A defective chromosome 21 in an individual causes the genetic abnormality known as Down's syndrome. Individuals suffering from Down's syndrome show some characteristic features and conditions, such patients are mentally retarded and display various other disorders and physical abnormalities including the onset of early or premature aging, often accompanied by conditions such as Alzheimer's disease before age of forty.
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Individuals afflicted with Down's syndrome are also short in stature and have a very flaccid musculature, they are prone to frequent infections, and suffer from many autoimmune diseases, conditions such as hypothyroidism are usually present in such individuals, these persons may also suffer from leukemia, and other defects of the heart.
With a frequency of occurrence in roughly one in every 700 to 800 births worldwide, Down's syndrome is the most common form of congenital genetic defect and affects a lot of individuals.
Infants with Down's syndrome have a typical physical appearance and many newborns affected by Down's syndrome are often very lethargic and are not given to crying, the physical attribute can also include the presence of extra skin around the neck of such children.
All individuals afflicted by Down's syndrome have a characteristic appearance and facial features are similar in all children and adults with Down's syndrome, these include the presence of slanted eyes, a flattened nose and a large tongue, the ears are typically very small and the fingers are short on comparatively broad hands. All such individuals face some difficulty in performing the normal day to day activities performed by average individuals because of accompanying mental retardation.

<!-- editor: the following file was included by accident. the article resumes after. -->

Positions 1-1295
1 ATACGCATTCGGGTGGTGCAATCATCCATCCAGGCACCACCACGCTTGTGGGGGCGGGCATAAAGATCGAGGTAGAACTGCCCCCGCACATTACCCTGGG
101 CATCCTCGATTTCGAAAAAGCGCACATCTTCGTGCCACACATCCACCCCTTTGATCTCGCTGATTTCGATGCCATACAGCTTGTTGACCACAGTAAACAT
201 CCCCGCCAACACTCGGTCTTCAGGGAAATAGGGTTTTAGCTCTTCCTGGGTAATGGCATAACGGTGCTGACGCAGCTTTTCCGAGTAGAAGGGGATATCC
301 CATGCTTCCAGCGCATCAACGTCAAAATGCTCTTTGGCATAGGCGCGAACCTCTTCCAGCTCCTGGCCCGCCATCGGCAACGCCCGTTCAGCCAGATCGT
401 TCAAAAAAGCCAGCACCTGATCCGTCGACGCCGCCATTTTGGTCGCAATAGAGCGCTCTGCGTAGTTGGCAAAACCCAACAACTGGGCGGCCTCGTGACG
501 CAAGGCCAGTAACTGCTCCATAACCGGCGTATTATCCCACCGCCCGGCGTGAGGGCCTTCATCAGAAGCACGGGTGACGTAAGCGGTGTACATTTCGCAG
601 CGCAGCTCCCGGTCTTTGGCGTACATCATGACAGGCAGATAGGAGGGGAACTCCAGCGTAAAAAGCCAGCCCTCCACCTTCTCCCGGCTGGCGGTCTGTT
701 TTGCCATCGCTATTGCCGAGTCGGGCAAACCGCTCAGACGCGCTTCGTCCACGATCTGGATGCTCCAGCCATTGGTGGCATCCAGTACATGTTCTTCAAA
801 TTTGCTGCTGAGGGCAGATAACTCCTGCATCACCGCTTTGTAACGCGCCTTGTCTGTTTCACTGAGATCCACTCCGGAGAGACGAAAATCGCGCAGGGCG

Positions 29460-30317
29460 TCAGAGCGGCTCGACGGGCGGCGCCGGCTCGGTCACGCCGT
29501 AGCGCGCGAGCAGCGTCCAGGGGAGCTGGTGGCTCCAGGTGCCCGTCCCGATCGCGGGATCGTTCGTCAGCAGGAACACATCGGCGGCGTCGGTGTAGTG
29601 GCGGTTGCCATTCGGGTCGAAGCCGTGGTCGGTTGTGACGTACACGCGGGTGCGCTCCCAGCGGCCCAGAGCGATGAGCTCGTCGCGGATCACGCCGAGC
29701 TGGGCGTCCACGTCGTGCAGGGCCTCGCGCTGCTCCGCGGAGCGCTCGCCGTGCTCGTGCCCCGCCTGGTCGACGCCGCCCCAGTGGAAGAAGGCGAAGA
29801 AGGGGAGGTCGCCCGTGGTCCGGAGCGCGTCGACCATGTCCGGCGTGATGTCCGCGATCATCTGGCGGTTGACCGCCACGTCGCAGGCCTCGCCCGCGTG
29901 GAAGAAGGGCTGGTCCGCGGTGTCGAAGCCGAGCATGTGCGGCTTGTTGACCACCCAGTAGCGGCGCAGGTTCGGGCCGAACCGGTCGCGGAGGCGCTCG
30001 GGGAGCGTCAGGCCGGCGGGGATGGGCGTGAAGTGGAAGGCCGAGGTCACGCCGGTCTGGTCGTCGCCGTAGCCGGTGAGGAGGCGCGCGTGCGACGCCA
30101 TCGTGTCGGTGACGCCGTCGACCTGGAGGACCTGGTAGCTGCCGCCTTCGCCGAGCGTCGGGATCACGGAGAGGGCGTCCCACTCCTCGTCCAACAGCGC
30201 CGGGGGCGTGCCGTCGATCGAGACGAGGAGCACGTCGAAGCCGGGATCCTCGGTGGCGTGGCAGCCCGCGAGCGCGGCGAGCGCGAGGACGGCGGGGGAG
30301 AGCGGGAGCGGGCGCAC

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The nutritional status of children affected by Down's syndrome has been investigated in a number of studies carried out on such children. Such children have been demonstrated to be at a greater risk of being affected by obesity compared to normal children even though on an average they consume smaller amounts of calories, such children also seem to have specific nutrient deficiencies in their daily diets compared to normal children when a comparison was made.
These factors and circumstances have a direct bearing on the health of children afflicted with Down's syndrome and factors such as malabsorption of nutrients is thought to contribute to increased health risks from such diseases as cardiovascular and Alzheimer's disease. Insufficient digestive action in the stomach was observed in four down's syndrome patients according to a stool analysis done during a small preliminary study on the patients.
According to the some researchers in this field, the poor absorption of nutrients in the stomach of patients afflicted with down's syndrome may be because of sensitivity to the substance called gluten, found in abundance in wheat and other grains, this factor causes malabsoprtion of essential nutrients in the individual according to these researchers. A link between the condition of Down's syndrome and celiac disease has also been suggested by many recent studies carried out to probe this possibility.
During celiac disease, malabsorption and diarrhea develops in the patients because of antibody damage sustained by the intestines, these antibodies are produced by the patient's own immune system as it reacts to gliadin, which is a protein from wheat gluten and some other grains that are normally consumed as food by the patient.
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Dietary gluten is eliminated as a treatment method from the diets of patients afflicted with celiac disease. Compared with the general and normal population as a whole, Down's syndrome patients are affected by a prevalence of celiac disease, ranging from between 3.9% and 16.9%, this is more than a 100 times the normal prevalence of the disease in the general population and thus a connection can thus be suggested between the presence of Down's syndrome and the occurrence of celiac disease in an individual.